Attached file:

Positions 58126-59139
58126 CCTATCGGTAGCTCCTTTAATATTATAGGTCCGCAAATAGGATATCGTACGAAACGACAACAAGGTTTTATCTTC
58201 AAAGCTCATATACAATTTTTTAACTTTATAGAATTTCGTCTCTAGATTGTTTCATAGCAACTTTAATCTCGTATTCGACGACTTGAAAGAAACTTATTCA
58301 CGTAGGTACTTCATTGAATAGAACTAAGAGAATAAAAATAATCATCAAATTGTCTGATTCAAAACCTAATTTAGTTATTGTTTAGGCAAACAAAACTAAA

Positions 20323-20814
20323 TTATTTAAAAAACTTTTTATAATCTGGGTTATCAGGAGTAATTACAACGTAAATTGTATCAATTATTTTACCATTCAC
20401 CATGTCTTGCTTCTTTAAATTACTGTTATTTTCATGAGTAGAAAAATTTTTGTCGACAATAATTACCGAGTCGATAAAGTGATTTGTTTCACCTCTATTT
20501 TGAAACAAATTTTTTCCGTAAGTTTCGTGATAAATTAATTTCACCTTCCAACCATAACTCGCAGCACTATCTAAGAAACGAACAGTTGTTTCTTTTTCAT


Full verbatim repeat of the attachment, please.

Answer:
Positions 58126-59139
58126 CCTATCGGTAGCTCCTTTAATATTATAGGTCCGCAAATAGGATATCGTACGAAACGACAACAAGGTTTTATCTTC
58201 AAAGCTCATATACAATTTTTTAACTTTATAGAATTTCGTCTCTAGATTGTTTCATAGCAACTTTAATCTCGTATTCGACGACTTGAAAGAAACTTATTCA
58301 CGTAGGTACTTCATTGAATAGAACTAAGAGAATAAAAATAATCATCAAATTGTCTGATTCAAAACCTAATTTAGTTATTGTTTAGGCAAACAAAACTAAA

Positions 20323-20814
20323 TTATTTAAAAAACTTTTTATAATCTGGGTTATCAGGAGTAATTACAACGTAAATTGTATCAATTATTTTACCATTCAC
20401 CATGTCTTGCTTCTTTAAATTACTGTTATTTTCATGAGTAGAAAAATTTTTGTCGACAATAATTACCGAGTCGATAAAGTGATTTGTTTCACCTCTATTT
20501 TGAAACAAATTTTTTCCGTAAGTTTCGTGATAAATTAATTTCACCTTCCAACCATAACTCGCAGCACTATCTAAGAAACGAACAGTTGTTTCTTTTTCAT